Six months ago, satellite telescopes spotted an exceptionally bright burst of energy that would have been the most distant object in the universe ever visible to the naked eye, if anyone saw it.
Even though no humans have reported seeing it directly, the gamma-ray burst, an explosion that signals the violent death of a massive star, is changing theories of how these events look. Gamma ray bursts are typically accompanied by intense releases of other forms of radiation, from X-rays to visible light.
This burst, dubbed GRB 080319B, was first detected by the Swift satellite on March 19, while the spacecraft was serendipitously looking at another gamma-ray burst in the same area of the sky.
The light it emitted in the visible part of the spectrum was so intense that the burst would have been visible to the naked eye in the constellation Bootes for about 40 seconds — no other gamma-ray burst has ever been visible without a telescope.
The incredible amount of energy given off across the entire electromagnetic spectrum during a gamma-ray burst is what Jonathan Grindlay of the Harvard-Smithsonian Center for Astrophysics calls "the birth pangs of a black hole. This is the scream."
It took the light of GRB 080319B about 7.4 billion years to reach Earth, placing the explosion "more than halfway back to the Big Bang and the origin of our universe," Grindlay wrote in an editorial accompanying a new study of the burst in the Sept. 10 issue of the journal Nature.
This means that the explosion happened 3 billion years before the sun or Earth even formed, Grindlay added. When astronomers see such distant objects, they are in effect looking back in time.
After the Swift detection, telescopes around the world were alerted and trained their eyes onto the new gamma-ray burst, giving scientists a highly detailed view of these explosions — the most luminous in the universe — whose formation and structure still hold many mysteries. The findings in the new study of GRB 080319B challenge some of the commonly-held views of gamma-ray bursts.
A violent death and birth
Gamma-ray bursts are something of an extreme form of supernovas, the bright explosions that mark the deaths of massive stars.
But possibly one in every 1,000 supernovae is not one of these "normal" explosions; instead of the star simply dying, its core collapses to form a black hole — that event generates a gamma-ray burst. (Just what the conditions are that boost a normal supernova into a gamma-ray burst are not known.)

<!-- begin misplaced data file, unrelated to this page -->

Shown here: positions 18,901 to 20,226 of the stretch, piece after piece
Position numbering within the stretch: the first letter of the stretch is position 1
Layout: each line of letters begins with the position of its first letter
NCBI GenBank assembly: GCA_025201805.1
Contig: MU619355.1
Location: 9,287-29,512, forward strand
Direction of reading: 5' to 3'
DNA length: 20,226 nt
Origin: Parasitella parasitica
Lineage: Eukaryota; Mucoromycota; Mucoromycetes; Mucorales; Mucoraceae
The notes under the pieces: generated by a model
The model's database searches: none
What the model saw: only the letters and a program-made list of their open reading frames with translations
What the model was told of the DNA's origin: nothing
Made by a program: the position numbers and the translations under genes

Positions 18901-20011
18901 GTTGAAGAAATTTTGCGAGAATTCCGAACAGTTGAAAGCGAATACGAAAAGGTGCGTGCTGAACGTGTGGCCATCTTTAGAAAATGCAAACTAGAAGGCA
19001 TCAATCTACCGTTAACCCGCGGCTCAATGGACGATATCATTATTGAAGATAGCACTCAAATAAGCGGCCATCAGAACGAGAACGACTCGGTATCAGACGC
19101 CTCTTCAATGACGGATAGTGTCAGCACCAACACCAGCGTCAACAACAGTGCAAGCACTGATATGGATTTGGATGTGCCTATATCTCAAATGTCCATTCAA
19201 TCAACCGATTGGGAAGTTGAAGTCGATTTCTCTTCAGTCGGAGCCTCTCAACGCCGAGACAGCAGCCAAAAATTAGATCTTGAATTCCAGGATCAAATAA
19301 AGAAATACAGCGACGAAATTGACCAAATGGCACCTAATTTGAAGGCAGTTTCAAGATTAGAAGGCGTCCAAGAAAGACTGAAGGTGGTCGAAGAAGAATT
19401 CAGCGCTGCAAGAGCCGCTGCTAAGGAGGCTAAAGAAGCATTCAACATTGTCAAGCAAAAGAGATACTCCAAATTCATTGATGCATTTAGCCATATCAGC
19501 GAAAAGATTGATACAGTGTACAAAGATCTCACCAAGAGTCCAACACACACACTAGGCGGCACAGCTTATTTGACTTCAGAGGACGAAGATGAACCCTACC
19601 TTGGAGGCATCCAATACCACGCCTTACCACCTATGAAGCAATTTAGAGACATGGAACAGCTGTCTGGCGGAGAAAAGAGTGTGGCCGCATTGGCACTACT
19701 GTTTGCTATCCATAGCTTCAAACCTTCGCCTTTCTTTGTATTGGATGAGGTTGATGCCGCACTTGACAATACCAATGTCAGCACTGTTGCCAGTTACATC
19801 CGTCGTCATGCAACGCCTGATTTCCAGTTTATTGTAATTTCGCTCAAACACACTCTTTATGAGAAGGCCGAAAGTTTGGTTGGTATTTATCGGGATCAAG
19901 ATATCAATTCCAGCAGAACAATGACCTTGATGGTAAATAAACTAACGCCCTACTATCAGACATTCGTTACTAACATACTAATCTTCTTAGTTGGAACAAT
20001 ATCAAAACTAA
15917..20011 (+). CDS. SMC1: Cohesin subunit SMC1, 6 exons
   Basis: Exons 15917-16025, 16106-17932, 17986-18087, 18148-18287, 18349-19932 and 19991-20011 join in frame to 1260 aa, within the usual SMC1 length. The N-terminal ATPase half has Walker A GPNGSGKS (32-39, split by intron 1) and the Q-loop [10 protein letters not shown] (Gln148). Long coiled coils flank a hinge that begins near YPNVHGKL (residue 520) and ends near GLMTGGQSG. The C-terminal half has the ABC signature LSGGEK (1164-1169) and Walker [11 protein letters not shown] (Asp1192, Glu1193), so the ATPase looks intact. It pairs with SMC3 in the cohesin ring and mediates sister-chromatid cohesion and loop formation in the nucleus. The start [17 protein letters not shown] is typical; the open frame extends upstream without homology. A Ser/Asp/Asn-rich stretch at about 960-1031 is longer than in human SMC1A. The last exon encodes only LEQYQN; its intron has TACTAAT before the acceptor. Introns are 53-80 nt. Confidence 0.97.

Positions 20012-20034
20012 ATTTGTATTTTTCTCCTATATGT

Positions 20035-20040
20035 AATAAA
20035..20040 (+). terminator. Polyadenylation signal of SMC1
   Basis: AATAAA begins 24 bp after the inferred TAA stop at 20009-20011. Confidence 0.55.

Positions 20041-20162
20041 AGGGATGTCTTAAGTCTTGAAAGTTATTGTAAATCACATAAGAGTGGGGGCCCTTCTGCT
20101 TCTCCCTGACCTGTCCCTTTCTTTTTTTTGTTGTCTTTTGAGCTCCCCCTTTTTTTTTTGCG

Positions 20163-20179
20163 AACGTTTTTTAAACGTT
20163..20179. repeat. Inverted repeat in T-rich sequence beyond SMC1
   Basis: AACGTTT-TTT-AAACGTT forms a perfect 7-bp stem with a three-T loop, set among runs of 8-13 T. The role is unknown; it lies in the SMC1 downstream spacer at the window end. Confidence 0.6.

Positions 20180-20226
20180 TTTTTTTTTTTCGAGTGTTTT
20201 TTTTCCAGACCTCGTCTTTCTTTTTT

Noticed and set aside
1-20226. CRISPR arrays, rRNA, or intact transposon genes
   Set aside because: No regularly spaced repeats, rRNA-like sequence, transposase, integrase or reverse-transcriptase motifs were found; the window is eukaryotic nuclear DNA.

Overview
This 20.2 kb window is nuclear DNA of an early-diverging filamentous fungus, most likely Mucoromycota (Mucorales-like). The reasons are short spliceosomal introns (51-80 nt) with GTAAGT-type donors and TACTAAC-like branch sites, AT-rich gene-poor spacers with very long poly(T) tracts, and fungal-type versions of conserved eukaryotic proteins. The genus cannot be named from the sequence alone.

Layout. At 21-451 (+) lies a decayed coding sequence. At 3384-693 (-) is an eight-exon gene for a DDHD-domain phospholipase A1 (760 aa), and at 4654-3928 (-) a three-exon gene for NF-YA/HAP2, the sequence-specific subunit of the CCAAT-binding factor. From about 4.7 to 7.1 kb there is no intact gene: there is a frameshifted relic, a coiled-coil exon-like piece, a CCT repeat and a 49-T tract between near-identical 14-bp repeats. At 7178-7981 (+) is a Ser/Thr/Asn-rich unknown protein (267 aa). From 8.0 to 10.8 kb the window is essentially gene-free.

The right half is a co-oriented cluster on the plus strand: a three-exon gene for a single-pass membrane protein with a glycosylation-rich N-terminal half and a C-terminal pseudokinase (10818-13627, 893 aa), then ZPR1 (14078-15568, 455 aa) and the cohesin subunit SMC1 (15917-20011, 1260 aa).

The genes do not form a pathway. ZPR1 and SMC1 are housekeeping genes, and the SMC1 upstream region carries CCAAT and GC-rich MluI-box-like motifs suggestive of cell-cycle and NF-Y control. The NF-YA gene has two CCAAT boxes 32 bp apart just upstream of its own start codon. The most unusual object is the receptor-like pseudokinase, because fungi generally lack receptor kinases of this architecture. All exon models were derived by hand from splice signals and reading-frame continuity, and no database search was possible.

The gamma-ray burst is actually a powerful jet of material sent out by the spinning accretion disk that surrounds a newborn black hole. This bright part of the burst typically only lasts between 3 and 100 seconds, and an afterglow follows that can last for days or weeks.
GRB 080319B's jet was one of the brightest ever observed in terms of gamma rays, and it was unusually bright in optical wavelengths.
"It was unexpected that it was this bright," said lead author of the new study Judith Racusin, a graduate student at Penn State University.
The study suggests that the jet of the gamma-burst actually has two components: a narrow, ultra-fast jet at the core of a wider, slightly slower jet.
The narrow part of the jet of GRB 080319B was so fast that it shot material directly toward Earth at 99.99995 percent the speed of light.
Scientists think that it was because the jet was pointed straight at us that it appeared so much brighter than previously-observed gamma-ray bursts. The researchers speculate that it is rare to detect the inner core of the jet because it is so narrow — only about 1/100th the size of the full moon as seen from Earth.
For this reason, astronomers think they may have missed the narrow core of the jet in previous bursts: "We're primarily just seeing the outer jet," Grindlay told SPACE.com, because we are not seeing those bursts head-on.
Racusin said that it isn't know for sure that all gamma-ray bursts have this two component structure to their jets, but that the theory fits what they saw with GRB 080319B.
To see a similarly bright burst, astronomers would have to catch another one aimed directly at Earth, which Racusin and her colleagues calculated should happen about once ever three to 10 years.
Swift may not still be around in 10 years, but the recently launched GLAST satellite (recently renamed Fermi) and other missions in the planning stages could catch a glimpse of them.
But whether or not they do, Racusin knows one thing: With GRB 080319B, "we got lucky."